Musings By Mai

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Monthly Archive: May 2015

Sunday

10

May 2015

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Help! My baby won’t sleep through the night

Written by , Posted in Baby Chronicles

I remember prior to having a child, this was the bane of many young mothers I was around. I hardly came across anyone that had figured how to achieve this monumental task till I met a lovely Scandinavian lady who although had the privilege of a nanny still stood out to me in how she managed her child. Long before I became pregnant, I asked her for help even though I didn’t need it yet (I tend to like to plan ahead on things 🙂 ) and she recommended a routine led approach to parenting and suggested I read Gina Ford’s The little contended baby book which I did. Now please note, this is not a sponsored post for Gina, neither am I saying there is something wrong with whatever approach a parent decides to opt for. I also don’t rate people that bash Gina because she has no children of her own (side note this is rude, is pushing out a child all that it takes to qualify a woman to be a mother? …thats a post for another day). I just think if you haven’t figured it out and she has given she worked with over 300 babies and most women have an average of 1-4 kids …It begs to reasons that listening to the woman with clearly more experience is a good idea. In addition Rachel Wadlove’s Sleep solution carries on a similar ethos though a bit feistier in style at times 🙂

Please ensure you check with your midwife if you are unsure of anything as I am not qualified in any areas of the sciences, just a new mother who has found these resources tremendously useful and seen that they do work after all. I have been asked by a few ladies to share my timetable and really hope it can be of benefit. First here are a few pointers to help you understand the principles behind what you are doing:

1. Remember every child is different. It may take a little longer for your child to adapt to the routine but be patient, persistent and persevere….it will work eventually. I have heard of babies as young as 6 weeks get into it, mine took a little longer and didn’t start to sleep through till 2-3months partly due to my midwife not recommending I start till about 6 weeks to get him on a routine.

2. You must get into the habit of a bedtime routine, the rest of your day is then structured around this. Providing a routine encourages baby to be less fretful as they have the security of what to anticipate next the more you teach them. Its also great for you as you can know when you will be free, able to talk and can time your outings and strolls more easily.

3.  Its very important that baby gets most of their nutritional requirements during the day…not at night! By 6 weeks, baby can go 3-4 hours between feeds, if you find you are feeding baby still every 2 hours especially on the breast where you do not know how much they are receiving its possible baby is not getting enough or not reaching the hind milk the fuller fatty milk that keeps them content for longer. There are a range of reasons why this could be the case but the most popular issue is usually positioning and a local breast feeding counsellor can help. However, I prioritise baby’s need to eat over the type of food. This is where I suggest if necessary, supplement through combination feeding some expressed milk or formula in a bottle so you know baby is eating their daily requirement at day time feeds. There is nothing wrong with formula! There are babies who cannot breastfeed because their mother is no longer that grow to be strong healthy children. It takes more than exclusively breastfeeding your child for 6 months to grow a healthy child. This I will discuss in another post more fully.

4. Establish day time naps not sleeps. Yes baby needs restful day time naps as babies can get overtired after about 2 plus hours of being wakeful. This is why they can sometimes cry and its not a cry necessarily for food but tiredness as they are trying to wind themselves down to sleep but are still young and learning. You need to teach baby and establish morning (45 mins-1hr), afternoon (2-2.25 hours) and evening (15-30mins) naps. When baby gets the required naps in the day, it helps them go down to sleep better in the evening as they are not overtired and more relaxed. Do not underestimate the power of a good nap, you know what it feels like when you get a short but good nap!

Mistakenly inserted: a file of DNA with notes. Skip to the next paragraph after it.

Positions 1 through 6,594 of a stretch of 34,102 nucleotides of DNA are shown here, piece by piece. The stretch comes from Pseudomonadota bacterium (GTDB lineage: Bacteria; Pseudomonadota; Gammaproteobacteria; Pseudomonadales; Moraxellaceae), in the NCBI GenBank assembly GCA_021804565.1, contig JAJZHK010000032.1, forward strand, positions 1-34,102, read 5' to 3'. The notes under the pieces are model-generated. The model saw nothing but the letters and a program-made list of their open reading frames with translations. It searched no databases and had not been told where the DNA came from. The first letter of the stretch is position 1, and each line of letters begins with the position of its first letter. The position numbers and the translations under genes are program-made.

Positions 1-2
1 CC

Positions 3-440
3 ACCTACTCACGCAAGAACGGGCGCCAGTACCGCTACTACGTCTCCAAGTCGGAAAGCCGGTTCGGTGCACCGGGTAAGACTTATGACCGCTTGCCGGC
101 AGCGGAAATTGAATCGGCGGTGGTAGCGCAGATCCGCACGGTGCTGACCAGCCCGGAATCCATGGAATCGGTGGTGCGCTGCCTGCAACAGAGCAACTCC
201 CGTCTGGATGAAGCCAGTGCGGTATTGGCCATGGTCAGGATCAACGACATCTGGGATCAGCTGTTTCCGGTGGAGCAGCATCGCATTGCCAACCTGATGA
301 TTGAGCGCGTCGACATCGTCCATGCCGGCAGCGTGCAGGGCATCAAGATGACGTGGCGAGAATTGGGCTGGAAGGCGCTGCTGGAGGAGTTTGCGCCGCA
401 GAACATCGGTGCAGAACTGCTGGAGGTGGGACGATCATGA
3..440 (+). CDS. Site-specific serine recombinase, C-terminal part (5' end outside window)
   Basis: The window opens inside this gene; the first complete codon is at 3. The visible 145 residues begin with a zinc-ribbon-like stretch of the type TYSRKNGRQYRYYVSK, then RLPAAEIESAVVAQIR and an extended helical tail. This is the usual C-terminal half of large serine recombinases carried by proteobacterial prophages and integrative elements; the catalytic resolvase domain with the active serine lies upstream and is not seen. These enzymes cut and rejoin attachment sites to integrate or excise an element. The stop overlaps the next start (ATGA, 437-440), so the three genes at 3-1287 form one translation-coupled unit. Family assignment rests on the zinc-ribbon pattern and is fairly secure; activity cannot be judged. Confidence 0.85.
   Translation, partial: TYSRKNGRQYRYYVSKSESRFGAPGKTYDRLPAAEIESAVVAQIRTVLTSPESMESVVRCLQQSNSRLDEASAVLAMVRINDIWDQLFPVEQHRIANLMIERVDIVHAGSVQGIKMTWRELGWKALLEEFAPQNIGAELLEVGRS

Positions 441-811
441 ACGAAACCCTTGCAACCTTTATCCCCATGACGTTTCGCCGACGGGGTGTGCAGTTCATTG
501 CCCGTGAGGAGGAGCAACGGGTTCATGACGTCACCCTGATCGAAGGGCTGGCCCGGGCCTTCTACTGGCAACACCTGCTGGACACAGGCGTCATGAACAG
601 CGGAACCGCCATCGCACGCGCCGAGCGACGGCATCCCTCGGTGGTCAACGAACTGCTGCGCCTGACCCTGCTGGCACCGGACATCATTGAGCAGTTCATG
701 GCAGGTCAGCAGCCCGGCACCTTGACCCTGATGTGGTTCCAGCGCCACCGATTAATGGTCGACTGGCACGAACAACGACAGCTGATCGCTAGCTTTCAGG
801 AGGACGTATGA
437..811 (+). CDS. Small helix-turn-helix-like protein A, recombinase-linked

5. Learning to soothe. In order for baby to go down and sleep at required times, you need to teach baby. Yes! you need to teach them as they will only learn what they get used to doing. I urge you to avoid rocking and patting baby down to sleep. As whatever you do becomes their sleep association which you may find harder to break later when they should have outgrown it. So if they suck a dummy to sleep they will develop that habit. If you use a dummy make sure you take it out before they fall asleep otherwise you will later have to go cold turkey to get rid of it. Also, sometimes it can be useful to give baby a little of their next feed if they are too fretful and won’t go down easily just in case, they may still be a little hungry for another few mls, but be careful especially when using the breast for comfort you do not do this too often and even if you do like the dummy scenario make sure you wake baby up so they are half asleep before you put them in their cot so that they learn to go to sleep themselves. This can involve some level of crying but it shouldn’t last long (5-10mins, if a child is over 6 months crying down instead of out can take longer as the older they grow the wiser they get. Easier to train them from younger but still possible to train them nevertheless) and shouldn’t be a whaling type of cry unless they are new to this, it may be a little harder initially. You can try the crying down method if its a little too harsh for you by leaving them for 5 mins first, then check and reassure, then 10 mins,  and more before checking on them to reassure them but avoid picking them up. Please note, you should never leave a hungry, soiled or ill baby to cry out or down. You are not making them cry but rather allowing them to cry down for controlled periods of times when they are fed, clean and not ill.

I hope this has given context to the timetable. Try to be guided by it as much as possible especially starting bedtime routine at 6pm so that by latest 7pm baby is washed, fed, in bed and tucked in. You have to be committed to waking baby and feeding baby at those times regardless. If you let them oversleep the time periods in the day, it will catchup with you in the night with more wakeful hours for you. Remember that as much as this will help you get more sleep at night, you are ultimately doing it for your child and teaching them lessons like discipline, independence and helping them grow into healthy well mannered individuals. You will not regret laying a good foundation with this training. Gina also found it easy to eliminate colic in babies once they were placed on a routine that ensured they were properly fed and slept well. This is our timetable at 6-12 weeks. Eventually we will drop the 10.30pm dream/late feed once weaned unto solids. I will upload this timetable at a later date. Click to enlarge and print.